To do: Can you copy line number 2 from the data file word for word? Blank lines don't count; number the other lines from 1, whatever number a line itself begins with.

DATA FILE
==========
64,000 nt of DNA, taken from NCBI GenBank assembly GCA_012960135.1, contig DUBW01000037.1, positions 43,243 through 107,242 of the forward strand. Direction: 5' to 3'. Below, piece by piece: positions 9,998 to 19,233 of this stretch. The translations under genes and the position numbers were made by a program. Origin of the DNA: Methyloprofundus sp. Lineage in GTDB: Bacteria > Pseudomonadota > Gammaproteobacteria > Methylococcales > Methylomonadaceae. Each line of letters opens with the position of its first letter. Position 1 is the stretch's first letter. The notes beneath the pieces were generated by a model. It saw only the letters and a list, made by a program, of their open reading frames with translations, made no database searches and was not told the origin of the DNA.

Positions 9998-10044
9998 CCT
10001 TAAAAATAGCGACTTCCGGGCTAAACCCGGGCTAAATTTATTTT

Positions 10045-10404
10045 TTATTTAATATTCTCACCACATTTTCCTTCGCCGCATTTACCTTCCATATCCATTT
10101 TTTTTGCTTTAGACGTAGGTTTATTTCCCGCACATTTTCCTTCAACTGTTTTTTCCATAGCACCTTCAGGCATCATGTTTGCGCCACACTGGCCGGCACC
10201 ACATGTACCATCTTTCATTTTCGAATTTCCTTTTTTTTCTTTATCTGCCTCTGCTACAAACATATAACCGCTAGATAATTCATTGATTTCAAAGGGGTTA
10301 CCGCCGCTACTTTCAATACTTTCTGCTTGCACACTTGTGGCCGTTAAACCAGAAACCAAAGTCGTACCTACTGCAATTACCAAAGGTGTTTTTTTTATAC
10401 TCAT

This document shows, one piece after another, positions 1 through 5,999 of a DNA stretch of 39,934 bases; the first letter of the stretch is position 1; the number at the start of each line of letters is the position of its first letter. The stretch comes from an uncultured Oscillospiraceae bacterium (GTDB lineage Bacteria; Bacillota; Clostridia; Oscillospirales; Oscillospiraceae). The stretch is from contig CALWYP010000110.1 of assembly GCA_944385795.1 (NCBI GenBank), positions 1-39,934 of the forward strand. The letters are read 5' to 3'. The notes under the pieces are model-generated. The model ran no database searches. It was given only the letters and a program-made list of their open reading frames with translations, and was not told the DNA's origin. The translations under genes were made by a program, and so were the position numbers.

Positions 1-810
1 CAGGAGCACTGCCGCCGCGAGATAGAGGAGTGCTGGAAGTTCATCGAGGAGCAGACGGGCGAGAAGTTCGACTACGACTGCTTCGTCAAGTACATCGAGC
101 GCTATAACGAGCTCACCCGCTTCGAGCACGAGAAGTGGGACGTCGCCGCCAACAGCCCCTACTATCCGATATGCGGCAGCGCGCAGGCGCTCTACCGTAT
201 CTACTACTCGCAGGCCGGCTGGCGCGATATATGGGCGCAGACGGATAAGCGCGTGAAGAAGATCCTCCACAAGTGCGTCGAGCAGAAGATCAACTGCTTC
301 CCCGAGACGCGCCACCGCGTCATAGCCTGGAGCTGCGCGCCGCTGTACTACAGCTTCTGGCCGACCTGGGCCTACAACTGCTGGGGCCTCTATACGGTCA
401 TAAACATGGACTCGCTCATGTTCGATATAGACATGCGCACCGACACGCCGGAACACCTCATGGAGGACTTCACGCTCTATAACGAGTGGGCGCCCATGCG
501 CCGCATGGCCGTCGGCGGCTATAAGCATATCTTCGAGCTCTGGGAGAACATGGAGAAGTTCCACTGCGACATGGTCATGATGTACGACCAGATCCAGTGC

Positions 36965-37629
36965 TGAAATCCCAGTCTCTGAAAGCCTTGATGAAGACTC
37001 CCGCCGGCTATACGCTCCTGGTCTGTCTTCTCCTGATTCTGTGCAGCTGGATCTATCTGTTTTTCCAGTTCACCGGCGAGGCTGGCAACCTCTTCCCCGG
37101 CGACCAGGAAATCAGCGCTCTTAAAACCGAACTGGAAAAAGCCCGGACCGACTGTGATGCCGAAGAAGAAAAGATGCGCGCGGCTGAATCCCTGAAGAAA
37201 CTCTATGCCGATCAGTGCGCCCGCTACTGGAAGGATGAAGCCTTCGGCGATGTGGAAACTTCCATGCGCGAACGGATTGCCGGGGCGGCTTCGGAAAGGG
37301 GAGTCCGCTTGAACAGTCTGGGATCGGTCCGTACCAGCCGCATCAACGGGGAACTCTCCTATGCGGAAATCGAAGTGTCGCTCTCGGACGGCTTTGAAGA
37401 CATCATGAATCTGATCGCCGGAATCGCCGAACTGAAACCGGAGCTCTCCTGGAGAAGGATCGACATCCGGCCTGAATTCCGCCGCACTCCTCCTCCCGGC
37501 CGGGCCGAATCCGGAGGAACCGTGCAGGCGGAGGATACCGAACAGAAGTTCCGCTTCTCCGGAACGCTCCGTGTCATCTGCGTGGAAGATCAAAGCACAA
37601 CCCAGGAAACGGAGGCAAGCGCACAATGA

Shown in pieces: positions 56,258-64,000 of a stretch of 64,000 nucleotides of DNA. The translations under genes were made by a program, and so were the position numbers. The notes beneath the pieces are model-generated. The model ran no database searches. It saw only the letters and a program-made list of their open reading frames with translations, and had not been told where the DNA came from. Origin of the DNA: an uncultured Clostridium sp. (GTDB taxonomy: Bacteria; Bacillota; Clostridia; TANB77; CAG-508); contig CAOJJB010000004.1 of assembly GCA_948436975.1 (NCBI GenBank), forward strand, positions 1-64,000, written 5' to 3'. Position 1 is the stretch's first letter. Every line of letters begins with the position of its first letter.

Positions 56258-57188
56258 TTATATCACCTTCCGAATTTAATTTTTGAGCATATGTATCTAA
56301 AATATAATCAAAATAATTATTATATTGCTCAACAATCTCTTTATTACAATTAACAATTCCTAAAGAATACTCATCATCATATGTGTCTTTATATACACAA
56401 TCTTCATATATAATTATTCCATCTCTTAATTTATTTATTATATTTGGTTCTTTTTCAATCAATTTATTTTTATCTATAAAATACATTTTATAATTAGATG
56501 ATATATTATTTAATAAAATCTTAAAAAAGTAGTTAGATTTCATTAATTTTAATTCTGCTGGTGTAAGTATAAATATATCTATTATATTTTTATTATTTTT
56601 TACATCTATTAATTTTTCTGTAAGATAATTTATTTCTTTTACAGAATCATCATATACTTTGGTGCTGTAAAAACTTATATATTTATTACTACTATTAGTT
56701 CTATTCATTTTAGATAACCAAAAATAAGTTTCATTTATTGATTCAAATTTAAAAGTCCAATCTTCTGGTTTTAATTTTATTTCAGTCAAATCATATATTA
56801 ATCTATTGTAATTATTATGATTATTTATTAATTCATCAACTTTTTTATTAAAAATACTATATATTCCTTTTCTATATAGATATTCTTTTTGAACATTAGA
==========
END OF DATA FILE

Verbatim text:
Positions 9998-10044